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We answer a basic data structuring question (for example, raised by Dietz and Raman back in SODA 1991): can van Emde Boas trees be made persistent, without changing their asymptotic query/update time? We present a (partially) persistent data structure that supports predecessor search in a set of integers in {1,..., U} under an arbitrary sequence of n insertions and deletions, with O(log log U) expected query time and expected amortized update time, and O(n) space. The query bound is optimal in U for linearspace structures and improves previous nearO((log log U) 2) methods. The same method solves a fundamental problem from computational geometry: point location in orthogonal planar subdivisions (where edges are vertical or horizontal). We obtain the first static data structure achieving O(log log U) worstcase query time and linear space. This result is again optimal in U for linearspace structures and improves the previous O((log log U) 2) method by de Berg, Snoeyink, and van Kreveld (1992). The same result also holds for higherdimensional subdivisions that are orthogonal binary space partitions, and for certain nonorthogonal planar subdivisions such as triangulations without small angles. Many geometric applications follow, including improved query times for orthogonal range reporting for dimensions ≥ 3 on the RAM. Our key technique is an interesting new vanEmdeBoas–style recursion that alternates between two strategies, both quite simple.
On adaptive integer sorting
 In 12th Annual European Symposium on Algorithms, ESA 2004
, 2004
"... Abstract. This paper considers integer sorting on a RAM. We show that adaptive sorting of a sequence with qn inversions is asymptotically equivalent to multisorting groups of at most q keys, and a total of n keys. Using the recent O(n √ log log n) expected time sorting of Han and Thorup on each set, ..."
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Cited by 4 (0 self)
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Abstract. This paper considers integer sorting on a RAM. We show that adaptive sorting of a sequence with qn inversions is asymptotically equivalent to multisorting groups of at most q keys, and a total of n keys. Using the recent O(n √ log log n) expected time sorting of Han and Thorup on each set, we immediately get an adaptive expected sorting time of O(n √ log log q). Interestingly, for any positive constant ε, we show that multisorting and adaptive inversion sorting can be performed in (log n)1−ε linear time if q ≤ 2. We also show how to asymptotically improve the running time of any traditional sorting algorithm on a class of inputs much broader than those with few inversions. 1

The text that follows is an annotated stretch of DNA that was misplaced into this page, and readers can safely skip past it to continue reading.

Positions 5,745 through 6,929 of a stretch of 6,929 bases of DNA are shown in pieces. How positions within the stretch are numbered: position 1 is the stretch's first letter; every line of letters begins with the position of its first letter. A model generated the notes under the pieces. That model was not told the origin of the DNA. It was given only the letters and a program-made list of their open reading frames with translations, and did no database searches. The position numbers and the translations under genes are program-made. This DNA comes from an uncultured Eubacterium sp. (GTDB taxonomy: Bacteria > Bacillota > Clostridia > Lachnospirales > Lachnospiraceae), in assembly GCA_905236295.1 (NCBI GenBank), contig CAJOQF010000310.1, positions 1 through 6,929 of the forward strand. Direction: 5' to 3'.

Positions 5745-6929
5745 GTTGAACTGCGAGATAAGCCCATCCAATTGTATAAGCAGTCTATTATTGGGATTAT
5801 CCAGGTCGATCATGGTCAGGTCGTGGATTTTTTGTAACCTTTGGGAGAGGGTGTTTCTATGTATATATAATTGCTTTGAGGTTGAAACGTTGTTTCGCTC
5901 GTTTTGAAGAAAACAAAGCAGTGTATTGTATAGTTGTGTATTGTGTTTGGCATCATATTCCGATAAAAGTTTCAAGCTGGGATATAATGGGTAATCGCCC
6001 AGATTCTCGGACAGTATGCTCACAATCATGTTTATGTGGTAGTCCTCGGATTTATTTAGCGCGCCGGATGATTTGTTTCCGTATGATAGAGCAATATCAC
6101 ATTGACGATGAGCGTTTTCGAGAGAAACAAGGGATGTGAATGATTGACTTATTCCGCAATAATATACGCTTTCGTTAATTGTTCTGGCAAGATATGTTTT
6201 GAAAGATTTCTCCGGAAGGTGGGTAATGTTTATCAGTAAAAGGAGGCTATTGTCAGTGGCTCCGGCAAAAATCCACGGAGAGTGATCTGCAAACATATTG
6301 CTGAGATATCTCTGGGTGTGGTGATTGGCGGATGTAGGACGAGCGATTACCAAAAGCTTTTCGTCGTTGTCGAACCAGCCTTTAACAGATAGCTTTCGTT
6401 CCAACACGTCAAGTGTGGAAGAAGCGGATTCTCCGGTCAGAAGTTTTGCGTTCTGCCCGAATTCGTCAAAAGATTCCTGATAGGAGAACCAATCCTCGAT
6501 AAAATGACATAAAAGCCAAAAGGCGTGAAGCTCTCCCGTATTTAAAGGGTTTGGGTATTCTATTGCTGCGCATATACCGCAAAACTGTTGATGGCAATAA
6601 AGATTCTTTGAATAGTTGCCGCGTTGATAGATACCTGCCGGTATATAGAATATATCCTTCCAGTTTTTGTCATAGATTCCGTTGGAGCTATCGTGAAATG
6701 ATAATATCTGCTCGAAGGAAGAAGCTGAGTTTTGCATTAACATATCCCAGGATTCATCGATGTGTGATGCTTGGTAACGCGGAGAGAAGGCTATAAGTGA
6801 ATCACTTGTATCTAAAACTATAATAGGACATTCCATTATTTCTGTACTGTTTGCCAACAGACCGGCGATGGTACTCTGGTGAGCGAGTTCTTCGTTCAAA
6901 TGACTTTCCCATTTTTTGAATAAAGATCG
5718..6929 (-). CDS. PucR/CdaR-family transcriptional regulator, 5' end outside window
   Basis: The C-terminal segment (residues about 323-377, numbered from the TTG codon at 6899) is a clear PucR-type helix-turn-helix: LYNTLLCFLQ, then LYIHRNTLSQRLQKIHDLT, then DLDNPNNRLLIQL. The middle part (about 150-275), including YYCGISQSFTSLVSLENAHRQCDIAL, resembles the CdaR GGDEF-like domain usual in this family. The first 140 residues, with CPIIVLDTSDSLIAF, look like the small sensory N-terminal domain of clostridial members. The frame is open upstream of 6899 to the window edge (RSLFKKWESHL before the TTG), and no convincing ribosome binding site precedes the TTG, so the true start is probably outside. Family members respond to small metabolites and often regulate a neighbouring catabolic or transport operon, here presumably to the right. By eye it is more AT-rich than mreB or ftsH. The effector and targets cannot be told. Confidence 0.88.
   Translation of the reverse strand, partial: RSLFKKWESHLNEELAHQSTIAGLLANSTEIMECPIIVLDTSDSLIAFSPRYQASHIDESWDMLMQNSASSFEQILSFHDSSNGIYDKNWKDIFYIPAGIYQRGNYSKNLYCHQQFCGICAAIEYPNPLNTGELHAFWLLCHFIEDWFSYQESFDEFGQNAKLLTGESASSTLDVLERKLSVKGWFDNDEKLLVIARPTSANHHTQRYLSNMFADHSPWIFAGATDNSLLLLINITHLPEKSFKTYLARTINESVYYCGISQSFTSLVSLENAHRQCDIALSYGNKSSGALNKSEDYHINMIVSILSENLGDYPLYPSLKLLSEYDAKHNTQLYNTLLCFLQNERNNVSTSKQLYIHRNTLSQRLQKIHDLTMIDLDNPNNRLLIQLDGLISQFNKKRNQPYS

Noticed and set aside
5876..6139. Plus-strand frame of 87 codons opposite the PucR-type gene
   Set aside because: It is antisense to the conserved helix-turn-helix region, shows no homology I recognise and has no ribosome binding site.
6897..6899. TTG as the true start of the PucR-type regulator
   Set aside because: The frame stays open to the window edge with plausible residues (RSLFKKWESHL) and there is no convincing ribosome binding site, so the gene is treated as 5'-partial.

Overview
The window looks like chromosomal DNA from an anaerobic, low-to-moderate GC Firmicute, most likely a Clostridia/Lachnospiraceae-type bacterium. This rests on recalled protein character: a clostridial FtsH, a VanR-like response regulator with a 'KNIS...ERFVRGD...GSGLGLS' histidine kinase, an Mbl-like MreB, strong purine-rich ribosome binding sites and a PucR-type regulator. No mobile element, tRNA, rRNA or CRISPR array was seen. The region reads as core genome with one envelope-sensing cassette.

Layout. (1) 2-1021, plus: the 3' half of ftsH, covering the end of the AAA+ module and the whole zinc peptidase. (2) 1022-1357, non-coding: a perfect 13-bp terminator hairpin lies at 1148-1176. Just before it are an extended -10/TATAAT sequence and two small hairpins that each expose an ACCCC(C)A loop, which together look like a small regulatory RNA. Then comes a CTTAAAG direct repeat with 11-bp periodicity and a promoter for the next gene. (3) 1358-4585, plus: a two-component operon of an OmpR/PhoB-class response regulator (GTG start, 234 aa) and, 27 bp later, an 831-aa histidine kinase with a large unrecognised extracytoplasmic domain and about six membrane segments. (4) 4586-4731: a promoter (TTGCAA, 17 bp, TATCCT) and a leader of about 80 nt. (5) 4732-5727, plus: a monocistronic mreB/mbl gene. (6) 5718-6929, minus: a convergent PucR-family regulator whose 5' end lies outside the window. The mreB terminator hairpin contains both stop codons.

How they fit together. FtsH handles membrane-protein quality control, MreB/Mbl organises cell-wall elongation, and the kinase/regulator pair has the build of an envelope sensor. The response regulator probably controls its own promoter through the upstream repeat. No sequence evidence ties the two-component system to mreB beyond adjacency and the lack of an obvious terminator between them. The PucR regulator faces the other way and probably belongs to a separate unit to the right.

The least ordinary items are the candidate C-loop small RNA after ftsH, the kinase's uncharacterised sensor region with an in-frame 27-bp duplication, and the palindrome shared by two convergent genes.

Generic Discrimination  Sorting and Partitioning Unshared Data in Linear Time
, 2008
"... We introduce the notion of discrimination as a generalization of both sorting and partitioning and show that worstcase lineartime discrimination functions (discriminators) can be defined generically, by (co)induction on an expressive language of order denotations. The generic definition yields di ..."
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Cited by 4 (3 self)
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We introduce the notion of discrimination as a generalization of both sorting and partitioning and show that worstcase lineartime discrimination functions (discriminators) can be defined generically, by (co)induction on an expressive language of order denotations. The generic definition yields discriminators that generalize both distributive sorting and multiset discrimination. The generic discriminator can be coded compactly using list comprehensions, with order denotations specified using Generalized Algebraic Data Types (GADTs). A GADTfree combinator formulation of discriminators is also given. We give some examples of the uses of discriminators, including a new mostsignificantdigit lexicographic sorting algorithm. Discriminators generalize binary comparison functions: They operate on n arguments at a time, but do not expose more information than the underlying equivalence, respectively ordering relation on the arguments. We argue that primitive types with equality (such as references in ML) and ordered types (such as the machine integer type), should expose their equality, respectively standard ordering relation, as discriminators: Having only a binary equality test on a type requires Θ(n 2) time to find all the occurrences of an element in a list of length n, for each element in the list, even if the equality test takes only constant time. A discriminator accomplishes this in linear time. Likewise, having only a (constanttime) comparison function requires Θ(n log n) time to sort a list of n elements. A discriminator can do this in linear time.